Topics discussed this week include
- DOJ limits use of supplemental environmental projects in settlements with state and local governments
- D.C. Circuit limits EPA’s ability to roll back or freeze ozone national ambient air quality standards
- Trump administration updates Endangered Species Act regulations
- Citizen suit alleging a permit was issued or extended in violation of state and federal regulations cannot be brought against the holder of a valid permit
DOJ limits use of supplemental environmental projects in settlements with state and local governments. On August 21, the U.S. Department of Justice (DOJ) Environment and Natural Resources Division (ENRD) released a memo rejecting claims that supplemental environmental projects (SEPs) are excluded from DOJ’s November 2018 policy governing civil consent decrees and settlement agreements with state and local governments. The November 2018 policy stated that consent decrees “must not be used to achieve general policy goals or to extract greater or different relief from the defendant than could be obtained through agency enforcement authority or by litigating the matter to judgment.” The August 21 memo affirmed the November 2018 policy, rejecting arguments that (1) the 2018 America’s Water Infrastructure Act approved use of SEPs when it authorized municipalities to streamline Clean Water Act compliance obligations through integrated planning, and (2) the November 2018 policy exempts SEPs because EPA will agree to SEPs in non-judicial administrative settlements. Accordingly, ENRD must approve SEPs included in settlements with governmental entities, which will be determined on a case-by-case basis. In addition to requirements for approval provided in earlier policy statements, the August 21 memo adds four additional requirements: (1) the SEPs must be “discrete projects representing a small component of the overall settlement,” (2) a settlement would not be reached without the SEP, (3) the SEP provides benefits to the whole community, and (4) the governmental entity certifies that the SEP does not violate any legal restrictions. Even if all requirements are met, ENRD will approve SEPs with governmental entities in rare circumstances only. This memo is intended to be a guide during an “interim period” as ENRD continues its review of the SEP policy, which may result in further limits to the use of SEPs in consent decrees.
D.C. Circuit limits EPA’s ability to roll back or freeze ozone national ambient air quality standards (NAAQS). On August 23, a panel of the U.S. Court of Appeals for the District of Columbia held that EPA did not adequately justify the decision to lower the secondary, environment-based ozone NAAQS in 2015. EPA lowered the 2015 secondary NAAQS to 0.07 ppm from the 2008 secondary standard of 0.075 ppm and, in the process, chose not to follow the Clean Air Scientific Advisory Committee (CASAC) recommendations on the form and standard of the secondary NAAQS. In Murray Energy v. EPA, the court upheld the 2015 primary, health-based standard but remanded the secondary standard to EPA, finding that EPA failed to explain its decision to use a three-year average for the standard and failed to justify its decision not to set a more stringent standard to protect against tree damage. In remanding the secondary NAAQS standard, the court directed EPA to either lower the standard or explain a departure from CASAC’s advice.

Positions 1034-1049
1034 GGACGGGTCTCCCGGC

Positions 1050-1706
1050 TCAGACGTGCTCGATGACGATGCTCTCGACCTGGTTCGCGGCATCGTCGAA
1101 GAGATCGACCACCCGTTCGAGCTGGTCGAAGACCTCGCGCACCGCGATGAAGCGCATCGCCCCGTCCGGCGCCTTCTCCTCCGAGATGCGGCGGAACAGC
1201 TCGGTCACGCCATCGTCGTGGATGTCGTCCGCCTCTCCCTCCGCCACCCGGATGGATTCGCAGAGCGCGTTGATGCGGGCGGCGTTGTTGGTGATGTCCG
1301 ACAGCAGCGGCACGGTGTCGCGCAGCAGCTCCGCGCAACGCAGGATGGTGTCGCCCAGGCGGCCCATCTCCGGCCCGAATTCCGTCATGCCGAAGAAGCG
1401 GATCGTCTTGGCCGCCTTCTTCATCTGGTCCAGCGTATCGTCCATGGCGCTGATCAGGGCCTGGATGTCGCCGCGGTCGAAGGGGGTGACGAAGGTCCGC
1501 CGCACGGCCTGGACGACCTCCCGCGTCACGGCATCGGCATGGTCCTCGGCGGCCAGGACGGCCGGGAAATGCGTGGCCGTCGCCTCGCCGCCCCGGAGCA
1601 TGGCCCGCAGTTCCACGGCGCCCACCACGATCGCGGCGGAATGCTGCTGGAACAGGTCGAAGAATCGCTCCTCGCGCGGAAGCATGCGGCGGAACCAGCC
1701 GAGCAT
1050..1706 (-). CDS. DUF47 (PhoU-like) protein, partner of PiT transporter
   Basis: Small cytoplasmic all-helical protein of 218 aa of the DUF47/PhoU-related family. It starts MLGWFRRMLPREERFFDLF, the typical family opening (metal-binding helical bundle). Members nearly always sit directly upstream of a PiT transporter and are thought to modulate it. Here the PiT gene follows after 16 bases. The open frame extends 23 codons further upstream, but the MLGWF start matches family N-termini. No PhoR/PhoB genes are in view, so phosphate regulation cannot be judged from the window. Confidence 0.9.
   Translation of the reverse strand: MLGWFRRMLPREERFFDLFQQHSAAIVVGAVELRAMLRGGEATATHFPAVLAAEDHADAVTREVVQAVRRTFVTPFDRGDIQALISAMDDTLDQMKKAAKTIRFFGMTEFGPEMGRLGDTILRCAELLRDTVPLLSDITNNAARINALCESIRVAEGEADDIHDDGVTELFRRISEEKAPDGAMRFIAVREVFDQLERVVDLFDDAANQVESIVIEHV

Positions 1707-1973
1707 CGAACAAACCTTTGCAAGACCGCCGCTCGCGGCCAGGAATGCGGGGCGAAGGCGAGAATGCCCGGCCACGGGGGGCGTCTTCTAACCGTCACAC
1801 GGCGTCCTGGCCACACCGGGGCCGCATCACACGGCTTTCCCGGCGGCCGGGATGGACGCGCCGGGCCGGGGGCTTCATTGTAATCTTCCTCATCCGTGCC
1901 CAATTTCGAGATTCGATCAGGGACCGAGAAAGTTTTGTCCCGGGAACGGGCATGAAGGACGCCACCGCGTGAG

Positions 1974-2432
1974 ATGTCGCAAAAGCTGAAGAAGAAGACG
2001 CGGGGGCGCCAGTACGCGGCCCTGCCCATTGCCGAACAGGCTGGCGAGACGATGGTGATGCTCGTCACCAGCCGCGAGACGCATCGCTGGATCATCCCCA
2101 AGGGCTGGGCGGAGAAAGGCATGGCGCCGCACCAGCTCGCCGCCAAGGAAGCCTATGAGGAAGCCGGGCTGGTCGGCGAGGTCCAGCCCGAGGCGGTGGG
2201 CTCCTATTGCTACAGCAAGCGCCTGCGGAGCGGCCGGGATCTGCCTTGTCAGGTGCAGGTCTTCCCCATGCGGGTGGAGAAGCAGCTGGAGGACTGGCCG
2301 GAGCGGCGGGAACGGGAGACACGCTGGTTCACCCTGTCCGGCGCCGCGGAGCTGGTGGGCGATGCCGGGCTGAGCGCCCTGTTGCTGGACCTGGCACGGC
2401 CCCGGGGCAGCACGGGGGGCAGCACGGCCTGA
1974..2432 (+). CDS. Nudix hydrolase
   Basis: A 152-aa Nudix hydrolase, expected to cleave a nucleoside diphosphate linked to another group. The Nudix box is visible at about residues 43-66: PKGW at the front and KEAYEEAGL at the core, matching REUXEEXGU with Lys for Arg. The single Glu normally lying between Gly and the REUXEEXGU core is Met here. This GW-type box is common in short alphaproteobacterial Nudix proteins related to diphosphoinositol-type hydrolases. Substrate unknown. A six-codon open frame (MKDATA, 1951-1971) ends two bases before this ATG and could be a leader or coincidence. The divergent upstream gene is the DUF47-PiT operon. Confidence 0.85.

Trump administration updates Endangered Species Act regulations. On August 12, the U.S. Fish and Wildlife Service (FWS) and National Marine Fisheries Service issued three new rules that revise how the federal government will address critical habitat designations, protections for threatened species and interagency coordination under the Endangered Species Act (ESA). As discussed here, there are three key elements to these new rules. First, FWS will now consider appropriate protections for threatened species on a case-by-case basis instead of automatically extending the same protections as those for endangered species. Second, both agencies revised the manner in which they designate critical habitat and the criteria for listing or removing a species from the Lists of Endangered and Threatened Wildlife and Plants. Third, the agencies amended regulations governing ESA Section 7 consultation. The agencies’ decisions have not yet been published in the Federal Register, but prepublication versions can be found here. The regulations will become effective 30 days after publication, but stakeholders have already challenged the rules in Center for Biological Diversity, et al. v. Bernhardt, et al. (ND Calif.).
Citizen suits alleging a permit was issued or extended in violation of state and federal regulations cannot be brought against the holder of a valid permit. A West Virginia federal judge recently dismissed a citizen suit against Republic Energy LLC that claimed Republic Energy’s mining permit for Coal River Mountain in southern West Virginia expired as a matter of law eight years ago and has been unlawfully extended. In Coal River Mountain Watch, et al. v. Republic Energy, LLC (SD WV), environmental groups argued the mining permit was invalid under the Surface Mining Control and Reclamation Act because no mining had occurred by 2011, three years after the permit’s initial issuance, and the West Virginia Division of Environmental Protection had unlawfully granted a retroactive extension of the permit in 2012. The court dismissed the case because state and federal agencies determined the permit was valid, and, accordingly, any alleged misconduct rests with the regulatory agency that issued the permit.